Ten years of Assassin’s Creed games is a long time to run around stabbing things. In this hybrid review/chin stroking musing session, José Barbosa wonders if it’s time for the Brotherhood to fall on its own sword.
There’s a moment in any ongoing creative endeavour when one reaches the precipice of one’s efforts; this is probably as good as it’s going to get. Everything’s worked at peak efficiency, it all came together magically with little resistance and the finished product is honed to a gleaming jewel. This is how I’m experiencing Assassin’s Creed Origins right now.
The game is probably the purest iteration of that particular AC experience that’s brought in millions (if not billions of dollars) of revenue for Ubisoft. It’s always been a heady mix of fetishistic history, long winded dialogue, pleasing assassination setups and grinding fetching quests all played out in stunning open world environments. The series has groaned under the weight of expectations and gathered more than a little fat along the way. Unity was a sprawling mess – although not an unapt situation considering its Parisian setting – filled to the gunnels with quests and all manner of items and just unnecessary guff. One could spend hours wandering around protagonist Arno’s house, every nook and cranny filled with objects and things to do. I know, one shouldn’t begrudge copious content like that, but it bogged down everything.
Origins, perhaps because of its mostly desert setting, seems less encumbered. There’s still side quests to do but it’s not enough to stifle you with options. One of the necessary evils of open world games is that tension between the main quest and all these bubbling side quests. If the main quest line is so pressing, it seems weird your character would be so keen to find the innkeeper’s daughter who went missing while washing at the well or hunt 5 pelts for a helmet from the haberdashery guy in the village. That’s always stuck in my craw a little bit.
Bayek’s story doesn’t feel like that. It’s a standard revenge plot – Bayek is after the men who lead to the murder of his son – but because the targets are many the quest feels like one that might be years in the making. Bayek’s working methodically to his goal and that allows for natural feeling deviations.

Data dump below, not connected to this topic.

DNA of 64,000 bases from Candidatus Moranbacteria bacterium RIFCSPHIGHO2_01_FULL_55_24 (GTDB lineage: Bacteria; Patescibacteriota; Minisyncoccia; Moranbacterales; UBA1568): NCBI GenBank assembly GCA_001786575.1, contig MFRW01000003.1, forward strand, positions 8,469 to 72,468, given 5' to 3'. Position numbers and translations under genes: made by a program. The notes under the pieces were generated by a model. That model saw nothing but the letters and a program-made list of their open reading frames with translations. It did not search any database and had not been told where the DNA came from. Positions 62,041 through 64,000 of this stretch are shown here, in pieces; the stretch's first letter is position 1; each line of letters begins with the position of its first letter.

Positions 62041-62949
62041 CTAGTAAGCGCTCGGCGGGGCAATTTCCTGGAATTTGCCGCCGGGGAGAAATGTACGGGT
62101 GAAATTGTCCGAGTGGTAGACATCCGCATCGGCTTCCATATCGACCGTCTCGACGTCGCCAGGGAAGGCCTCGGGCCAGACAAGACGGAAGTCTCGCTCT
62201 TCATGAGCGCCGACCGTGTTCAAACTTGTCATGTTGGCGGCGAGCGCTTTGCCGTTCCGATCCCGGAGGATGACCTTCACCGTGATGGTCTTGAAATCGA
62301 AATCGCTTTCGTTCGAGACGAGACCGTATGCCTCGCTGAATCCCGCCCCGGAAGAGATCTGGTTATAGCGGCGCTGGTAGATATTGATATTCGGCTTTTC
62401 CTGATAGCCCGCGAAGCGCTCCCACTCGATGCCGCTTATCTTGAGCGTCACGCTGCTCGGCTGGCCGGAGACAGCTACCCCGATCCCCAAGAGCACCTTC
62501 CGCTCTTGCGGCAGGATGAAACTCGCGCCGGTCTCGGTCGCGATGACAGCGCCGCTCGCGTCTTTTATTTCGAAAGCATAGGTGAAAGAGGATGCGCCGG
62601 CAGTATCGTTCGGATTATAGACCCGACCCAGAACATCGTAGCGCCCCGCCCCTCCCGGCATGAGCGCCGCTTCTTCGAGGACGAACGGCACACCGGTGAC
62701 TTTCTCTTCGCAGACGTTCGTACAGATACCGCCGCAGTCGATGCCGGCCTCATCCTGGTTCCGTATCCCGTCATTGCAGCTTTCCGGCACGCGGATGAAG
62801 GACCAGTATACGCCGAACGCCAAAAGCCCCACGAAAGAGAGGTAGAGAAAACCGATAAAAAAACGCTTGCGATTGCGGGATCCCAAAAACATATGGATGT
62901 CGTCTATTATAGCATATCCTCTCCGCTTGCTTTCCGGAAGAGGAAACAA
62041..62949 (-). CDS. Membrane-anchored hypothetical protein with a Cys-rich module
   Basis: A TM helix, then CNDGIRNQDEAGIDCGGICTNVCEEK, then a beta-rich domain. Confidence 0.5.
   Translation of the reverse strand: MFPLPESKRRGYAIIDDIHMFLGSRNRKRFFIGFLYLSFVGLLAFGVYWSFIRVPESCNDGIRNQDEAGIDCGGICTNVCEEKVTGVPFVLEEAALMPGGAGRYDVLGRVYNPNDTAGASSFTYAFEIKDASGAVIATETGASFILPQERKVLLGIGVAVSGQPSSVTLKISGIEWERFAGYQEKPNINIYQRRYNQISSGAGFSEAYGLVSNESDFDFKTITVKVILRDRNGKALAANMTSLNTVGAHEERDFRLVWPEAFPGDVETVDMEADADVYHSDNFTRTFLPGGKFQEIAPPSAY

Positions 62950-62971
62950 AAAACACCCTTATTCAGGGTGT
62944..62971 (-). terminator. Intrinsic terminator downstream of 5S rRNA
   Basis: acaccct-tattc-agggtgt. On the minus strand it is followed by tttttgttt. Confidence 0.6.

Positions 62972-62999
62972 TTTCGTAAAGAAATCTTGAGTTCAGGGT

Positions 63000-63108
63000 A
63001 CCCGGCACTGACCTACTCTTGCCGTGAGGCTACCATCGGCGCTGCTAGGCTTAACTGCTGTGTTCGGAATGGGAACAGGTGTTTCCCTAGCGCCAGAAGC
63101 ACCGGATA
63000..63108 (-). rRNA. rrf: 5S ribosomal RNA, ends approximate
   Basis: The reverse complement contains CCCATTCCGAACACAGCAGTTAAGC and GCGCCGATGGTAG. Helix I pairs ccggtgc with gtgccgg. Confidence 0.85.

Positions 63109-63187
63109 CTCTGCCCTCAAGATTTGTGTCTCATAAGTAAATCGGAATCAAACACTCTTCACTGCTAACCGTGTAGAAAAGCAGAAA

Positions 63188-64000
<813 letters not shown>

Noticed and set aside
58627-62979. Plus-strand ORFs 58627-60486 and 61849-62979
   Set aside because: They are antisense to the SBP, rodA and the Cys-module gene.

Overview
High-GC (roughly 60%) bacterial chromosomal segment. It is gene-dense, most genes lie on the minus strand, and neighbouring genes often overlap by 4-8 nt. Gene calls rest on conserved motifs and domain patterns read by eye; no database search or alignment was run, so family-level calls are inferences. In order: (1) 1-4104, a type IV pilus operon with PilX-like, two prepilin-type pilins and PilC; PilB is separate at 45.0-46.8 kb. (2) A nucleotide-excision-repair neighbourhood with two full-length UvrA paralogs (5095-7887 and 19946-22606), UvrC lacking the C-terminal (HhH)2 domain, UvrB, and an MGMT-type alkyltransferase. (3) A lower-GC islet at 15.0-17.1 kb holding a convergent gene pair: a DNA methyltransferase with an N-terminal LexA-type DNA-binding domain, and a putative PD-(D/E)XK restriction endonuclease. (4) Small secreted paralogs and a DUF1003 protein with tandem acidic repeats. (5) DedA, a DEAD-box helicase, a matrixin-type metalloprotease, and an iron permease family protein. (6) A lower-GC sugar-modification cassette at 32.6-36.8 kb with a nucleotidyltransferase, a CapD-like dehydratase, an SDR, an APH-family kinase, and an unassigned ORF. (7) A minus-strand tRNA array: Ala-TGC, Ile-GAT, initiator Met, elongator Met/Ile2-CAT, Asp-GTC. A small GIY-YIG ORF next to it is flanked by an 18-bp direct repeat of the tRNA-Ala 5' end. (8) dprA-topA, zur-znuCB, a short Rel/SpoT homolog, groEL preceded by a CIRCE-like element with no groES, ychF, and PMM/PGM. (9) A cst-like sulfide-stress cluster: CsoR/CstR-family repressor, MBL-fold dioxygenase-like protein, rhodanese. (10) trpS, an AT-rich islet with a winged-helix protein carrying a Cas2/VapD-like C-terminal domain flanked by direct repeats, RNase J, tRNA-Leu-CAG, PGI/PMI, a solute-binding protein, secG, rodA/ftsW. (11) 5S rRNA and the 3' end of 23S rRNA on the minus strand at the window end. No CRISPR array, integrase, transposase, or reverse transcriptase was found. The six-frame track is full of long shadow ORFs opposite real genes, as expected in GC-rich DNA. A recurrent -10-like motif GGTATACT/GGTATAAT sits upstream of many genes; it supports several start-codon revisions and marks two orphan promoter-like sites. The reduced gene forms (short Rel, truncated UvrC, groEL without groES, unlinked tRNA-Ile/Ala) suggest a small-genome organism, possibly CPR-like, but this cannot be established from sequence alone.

Quick nitpick: Sometimes, however, the main quest lacks some sense of weight or real stakes. There’s a section where Bayek is ambushed, stripped of clothes and weapons and left to die in the desert. It should be an intense survival situation, you should feel Bayek’s struggle to return to civilisation and retrieve his gear. Instead it’s over very quickly in what feels like a low level encounter and stealth mission. You’re back on your camel/horse in what feels like in a very short amount of time. Why have the interlude at all if you’re back to business in a blink of the eye?
The main take away is this is the best, most polished version of AC we’ve yet seen. The orange has been squeezed dry, but what’s the next step after you’ve slurped up the yummy golden pulp? It’s a bit like what I felt after playing The Last Of Us, namely that what I was playing was probably the best that type of mainstream, third person, action adventure, survival hybrid game will get. Putting aside huge tech advances like proper immersive VR – I’m assuming we’ll be controller bound for at least a few decades more – what’s left to innovate with? What’s left to surprise the audience with?
The answer is, of course, story. And in the conclusion to The Last Of Us we were given a reason to want to come back to that series, and it wasn’t the promise of a new mechanic or improved graphics.
So what then for the Assassin’s Creed franchise? The problem is AC only has one story: that ages old conflict between the Assassins and the Templars. As others have pointed out Origins manages to feel reasonably fresh because it’s about the beginnings of the conflict, a conflict that usually has to be explained over and over in each chapter of the series.
However, it’s a trick you can play only once. And for Ubisoft it leads to a very scary question: should they just stop making Assassin’s Creed games? That means putting considerable investment behind a different property without all that brand recognition guff and it means coming up with something new. To my mind the most successful instalment in the series has been Black Flag and mainly because of the inclusion of ship battles which were immense fun, but not the hand to hand sneaky killing that made AC so popular.
independent journalism happen!Find Out More
It’s a bit like the old James Bond problem. In a review of one of the forgettable Pierce Brosnan films, critic Kim Newman lamented the things he’d never see in a Bond film: a period piece set in London in the 1950s; a film where Bond snaps under pressure from years of killing and so on. Newman’s point was that there are so many places to go with Bond, but none of that will ever happen. There are just a list of things a James Bond film must have and, apparently, you screw with that at your peril.
Assassin’s Creed is much the same. The series could completely drop the mostly unnecessary modern day interludes which seem mostly to be about reading documents, the series could venture fully into 20th century scenarios and so on. But it won’t and that’s a defensible position: there’s a guaranteed player base who will buy every game as long as it has Leaps of Faith and assassinations and people in hoods and that stabby arm thing. And it must must feature this central conflict.
This means we only get slight variations on a theme. Is AC really worth my time when there are so many other stories out there to fall into?
This post, like all our gaming content, comes to your peepers only with the support of Bigpipe Broadband.
The Spinoff Daily gets you all the days' best reading in one handy package, fresh to your inbox Monday-Friday at 5pm.